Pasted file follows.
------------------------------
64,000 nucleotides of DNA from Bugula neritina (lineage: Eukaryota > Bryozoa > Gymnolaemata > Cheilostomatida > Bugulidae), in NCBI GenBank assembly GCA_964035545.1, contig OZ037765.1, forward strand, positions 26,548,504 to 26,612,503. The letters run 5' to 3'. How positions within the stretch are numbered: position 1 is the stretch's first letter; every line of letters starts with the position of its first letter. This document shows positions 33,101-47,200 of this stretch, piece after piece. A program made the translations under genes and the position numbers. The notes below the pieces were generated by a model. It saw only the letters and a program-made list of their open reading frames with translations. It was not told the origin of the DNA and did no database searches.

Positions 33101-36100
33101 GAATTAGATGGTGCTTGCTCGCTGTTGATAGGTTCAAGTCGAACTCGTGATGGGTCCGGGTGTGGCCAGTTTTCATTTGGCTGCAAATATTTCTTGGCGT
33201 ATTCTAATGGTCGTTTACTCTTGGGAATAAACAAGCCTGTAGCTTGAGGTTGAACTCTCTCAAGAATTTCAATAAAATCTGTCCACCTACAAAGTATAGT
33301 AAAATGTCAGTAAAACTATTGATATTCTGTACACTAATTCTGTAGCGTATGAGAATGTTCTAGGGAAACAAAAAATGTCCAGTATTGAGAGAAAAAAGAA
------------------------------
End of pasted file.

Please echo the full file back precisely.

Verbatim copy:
64,000 nucleotides of DNA from Bugula neritina (lineage: Eukaryota > Bryozoa > Gymnolaemata > Cheilostomatida > Bugulidae), in NCBI GenBank assembly GCA_964035545.1, contig OZ037765.1, forward strand, positions 26,548,504 to 26,612,503. The letters run 5' to 3'. How positions within the stretch are numbered: position 1 is the stretch's first letter; every line of letters starts with the position of its first letter. This document shows positions 33,101-47,200 of this stretch, piece after piece. A program made the translations under genes and the position numbers. The notes below the pieces were generated by a model. It saw only the letters and a program-made list of their open reading frames with translations. It was not told the origin of the DNA and did no database searches.

Positions 33101-36100
33101 GAATTAGATGGTGCTTGCTCGCTGTTGATAGGTTCAAGTCGAACTCGTGATGGGTCCGGGTGTGGCCAGTTTTCATTTGGCTGCAAATATTTCTTGGCGT
33201 ATTCTAATGGTCGTTTACTCTTGGGAATAAACAAGCCTGTAGCTTGAGGTTGAACTCTCTCAAGAATTTCAATAAAATCTGTCCACCTACAAAGTATAGT
33301 AAAATGTCAGTAAAACTATTGATATTCTGTACACTAATTCTGTAGCGTATGAGAATGTTCTAGGGAAACAAAAAATGTCCAGTATTGAGAGAAAAAAGAA